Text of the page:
By ECI | Thursday, February 09, 2023
Microsoft Office is how billions of people manage tasks at work and at home. For decades, businesses installed Office on employee PCs – and then, every few years, undertook a massive, capital-intensive project to upgrade their software to the latest version.
But the personal-productivity suite is now available as a cloud-based service: Office 365. Office 365 relieves companies of the need to endlessly install security patches and roll out new versions. Instead, Microsoft continuously maintains the software, which customers access online from their desktops, laptops, tablets and smartphones. Customers benefit from secure, enterprise-class software and related services for a monthly subscription fee.
Enterprises have embraced Office 365 in a big way, with nearly 900,000 companies subscribing to the service in the United States alone. Investment firms are no exception, with many moving to the cloud in general and to Office 365 in particular.
But an overlooked advantage of Office 365 is that – depending on the enterprise tier you subscribe to – it comes with a broad range of cybersecurity functionality built in. Here’s what you need to know about how Office 365 can make your firm more secure – and how to optimize your move from on-prem Office to cloud-based Office 365.
Built-in Security From the Start
For enterprise customers, depending on the plan you select, Office 365 includes solutions such as:
- Exchange and Outlook email and calendar
- Word, Excel, PowerPoint, and OneNote productivity software
- OneDrive and SharePoint cloud-based file storage and sharing
- Teams videoconferencing and collaboration software
- Various other software, such as Access, Yammer, and PowerApps
- Various other services, such as advanced analytics
Also built into higher-tier Office 365 subscriptions are six capabilities to improve your firm’s cybersecurity posture:
1. Threat protection. Office 365 enables you to detect and investigate compromised credentials, suspicious activity in your on-prem and cloud environments, and advanced threats. For example, Microsoft Defender – built in or added on – protects against malicious links, attachments, and phishing schemes with real-time detection.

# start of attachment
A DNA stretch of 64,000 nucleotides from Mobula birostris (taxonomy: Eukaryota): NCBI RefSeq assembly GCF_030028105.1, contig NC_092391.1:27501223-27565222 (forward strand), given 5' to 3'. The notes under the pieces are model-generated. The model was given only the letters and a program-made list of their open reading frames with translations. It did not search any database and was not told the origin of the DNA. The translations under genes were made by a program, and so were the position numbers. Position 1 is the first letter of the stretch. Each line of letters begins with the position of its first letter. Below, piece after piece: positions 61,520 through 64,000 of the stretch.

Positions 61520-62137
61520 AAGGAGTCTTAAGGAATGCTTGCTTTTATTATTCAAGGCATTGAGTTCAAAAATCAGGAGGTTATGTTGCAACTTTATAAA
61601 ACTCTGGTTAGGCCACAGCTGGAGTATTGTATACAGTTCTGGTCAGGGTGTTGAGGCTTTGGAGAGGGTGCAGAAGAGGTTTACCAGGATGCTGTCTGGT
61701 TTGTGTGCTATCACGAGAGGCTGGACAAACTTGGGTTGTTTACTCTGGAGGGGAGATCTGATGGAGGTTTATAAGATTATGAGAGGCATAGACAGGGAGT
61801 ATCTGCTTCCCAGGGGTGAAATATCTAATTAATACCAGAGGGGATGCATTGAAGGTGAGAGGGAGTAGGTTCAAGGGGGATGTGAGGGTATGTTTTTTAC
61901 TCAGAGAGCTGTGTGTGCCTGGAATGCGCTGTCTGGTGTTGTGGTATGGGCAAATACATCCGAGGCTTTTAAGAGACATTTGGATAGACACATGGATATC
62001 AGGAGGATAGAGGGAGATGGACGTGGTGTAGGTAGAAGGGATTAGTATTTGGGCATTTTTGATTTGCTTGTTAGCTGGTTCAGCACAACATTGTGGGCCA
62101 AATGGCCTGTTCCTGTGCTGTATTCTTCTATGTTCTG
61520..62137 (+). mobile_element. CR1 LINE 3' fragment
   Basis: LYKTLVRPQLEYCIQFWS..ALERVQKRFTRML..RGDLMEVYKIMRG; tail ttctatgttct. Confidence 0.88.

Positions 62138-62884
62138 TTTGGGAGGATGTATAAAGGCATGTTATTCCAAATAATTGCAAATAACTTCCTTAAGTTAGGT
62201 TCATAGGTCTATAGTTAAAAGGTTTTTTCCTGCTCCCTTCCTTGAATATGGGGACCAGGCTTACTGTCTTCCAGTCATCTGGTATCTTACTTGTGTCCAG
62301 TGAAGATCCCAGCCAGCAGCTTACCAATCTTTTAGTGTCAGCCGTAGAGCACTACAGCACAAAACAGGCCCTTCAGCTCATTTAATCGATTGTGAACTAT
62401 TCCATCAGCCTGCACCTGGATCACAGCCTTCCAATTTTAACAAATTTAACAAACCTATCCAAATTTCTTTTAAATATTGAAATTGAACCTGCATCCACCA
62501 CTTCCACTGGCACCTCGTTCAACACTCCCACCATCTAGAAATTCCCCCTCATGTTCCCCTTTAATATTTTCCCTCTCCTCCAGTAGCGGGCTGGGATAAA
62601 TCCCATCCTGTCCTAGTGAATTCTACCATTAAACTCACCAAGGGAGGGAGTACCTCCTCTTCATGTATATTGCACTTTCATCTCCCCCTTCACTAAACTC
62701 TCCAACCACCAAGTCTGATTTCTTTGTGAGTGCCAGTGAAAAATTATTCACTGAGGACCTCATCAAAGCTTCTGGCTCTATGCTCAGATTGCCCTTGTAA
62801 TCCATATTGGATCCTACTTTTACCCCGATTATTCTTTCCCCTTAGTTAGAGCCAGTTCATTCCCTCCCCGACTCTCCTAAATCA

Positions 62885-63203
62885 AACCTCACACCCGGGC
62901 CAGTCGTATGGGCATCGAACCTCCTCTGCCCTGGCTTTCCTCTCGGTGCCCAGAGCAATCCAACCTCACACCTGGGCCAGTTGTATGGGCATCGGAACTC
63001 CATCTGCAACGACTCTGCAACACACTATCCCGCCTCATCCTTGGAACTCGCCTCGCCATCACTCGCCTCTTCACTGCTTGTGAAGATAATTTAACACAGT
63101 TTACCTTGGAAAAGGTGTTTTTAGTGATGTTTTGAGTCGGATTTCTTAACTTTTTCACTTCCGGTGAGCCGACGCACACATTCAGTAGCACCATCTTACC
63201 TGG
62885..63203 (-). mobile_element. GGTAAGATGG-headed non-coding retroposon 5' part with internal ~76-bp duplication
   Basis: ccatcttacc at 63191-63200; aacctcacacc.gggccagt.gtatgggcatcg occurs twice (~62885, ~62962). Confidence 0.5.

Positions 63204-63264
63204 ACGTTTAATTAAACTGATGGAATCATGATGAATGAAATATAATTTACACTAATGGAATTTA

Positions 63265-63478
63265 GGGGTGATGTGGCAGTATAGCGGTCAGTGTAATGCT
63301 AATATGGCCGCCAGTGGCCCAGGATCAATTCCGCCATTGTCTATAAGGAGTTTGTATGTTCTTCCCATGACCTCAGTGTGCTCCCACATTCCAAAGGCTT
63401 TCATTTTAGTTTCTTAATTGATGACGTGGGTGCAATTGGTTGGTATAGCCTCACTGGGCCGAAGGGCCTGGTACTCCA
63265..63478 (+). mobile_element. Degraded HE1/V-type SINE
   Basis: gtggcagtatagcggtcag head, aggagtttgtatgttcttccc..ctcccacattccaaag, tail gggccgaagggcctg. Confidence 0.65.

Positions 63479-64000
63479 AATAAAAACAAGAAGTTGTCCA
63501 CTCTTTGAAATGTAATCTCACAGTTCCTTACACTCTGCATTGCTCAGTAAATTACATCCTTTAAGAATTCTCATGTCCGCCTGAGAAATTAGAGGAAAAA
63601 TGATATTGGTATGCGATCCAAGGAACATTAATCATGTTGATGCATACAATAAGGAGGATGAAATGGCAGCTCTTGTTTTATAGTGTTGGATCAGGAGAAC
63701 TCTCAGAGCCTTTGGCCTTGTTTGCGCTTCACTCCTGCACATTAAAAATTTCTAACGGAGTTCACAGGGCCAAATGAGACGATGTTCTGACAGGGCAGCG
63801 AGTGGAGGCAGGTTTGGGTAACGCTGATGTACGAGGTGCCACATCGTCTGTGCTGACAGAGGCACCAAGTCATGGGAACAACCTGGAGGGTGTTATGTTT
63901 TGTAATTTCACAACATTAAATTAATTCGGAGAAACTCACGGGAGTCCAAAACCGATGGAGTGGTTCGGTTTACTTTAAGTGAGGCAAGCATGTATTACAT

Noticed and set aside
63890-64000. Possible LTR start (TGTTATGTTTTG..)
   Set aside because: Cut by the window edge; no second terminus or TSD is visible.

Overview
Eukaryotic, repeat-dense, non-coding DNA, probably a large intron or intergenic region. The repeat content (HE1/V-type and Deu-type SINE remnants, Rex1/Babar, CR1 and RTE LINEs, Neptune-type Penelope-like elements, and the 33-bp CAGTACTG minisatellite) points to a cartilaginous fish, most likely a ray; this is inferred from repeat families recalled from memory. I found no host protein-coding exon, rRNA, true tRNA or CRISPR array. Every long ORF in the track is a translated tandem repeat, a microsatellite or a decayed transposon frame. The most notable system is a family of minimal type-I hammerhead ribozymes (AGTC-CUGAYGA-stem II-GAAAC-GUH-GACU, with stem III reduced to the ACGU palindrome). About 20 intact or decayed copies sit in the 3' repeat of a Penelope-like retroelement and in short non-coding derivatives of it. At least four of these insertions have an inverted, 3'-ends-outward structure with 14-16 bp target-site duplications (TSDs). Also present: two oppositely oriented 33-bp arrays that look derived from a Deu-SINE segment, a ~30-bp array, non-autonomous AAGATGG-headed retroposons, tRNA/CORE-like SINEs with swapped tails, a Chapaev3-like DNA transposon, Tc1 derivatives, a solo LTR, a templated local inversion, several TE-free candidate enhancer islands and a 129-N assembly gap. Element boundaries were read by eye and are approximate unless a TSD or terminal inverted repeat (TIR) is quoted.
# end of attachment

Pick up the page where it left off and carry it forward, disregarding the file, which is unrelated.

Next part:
2. Vulnerability management. Many firms retain some legacy environments as they move into the cloud. Those legacy environments can contain vulnerabilities. Office 365 functionality such as Conditional Access can limit access to legacy systems, along with lingering threats.
In addition, with Office 365 you no longer have to worry about the window between when a new vulnerability is identified and when your IT department patches the software. Microsoft continually implements security updates, significantly shrinking any period of vulnerability.
3. Data protection. Office 365 protects data both while it’s stored and while it’s being transmitted. For example, built-in Azure Information Protection lets you classify, label, and protect data based on sensitivity.
The software also provides visibility into and control over how files are used and shared. Office 365 Cloud App Security, for instance, enables you to discover applications on your network and track usage patterns. You can automatically assess application risk based on dozens of factors, and then block applications based on risk levels.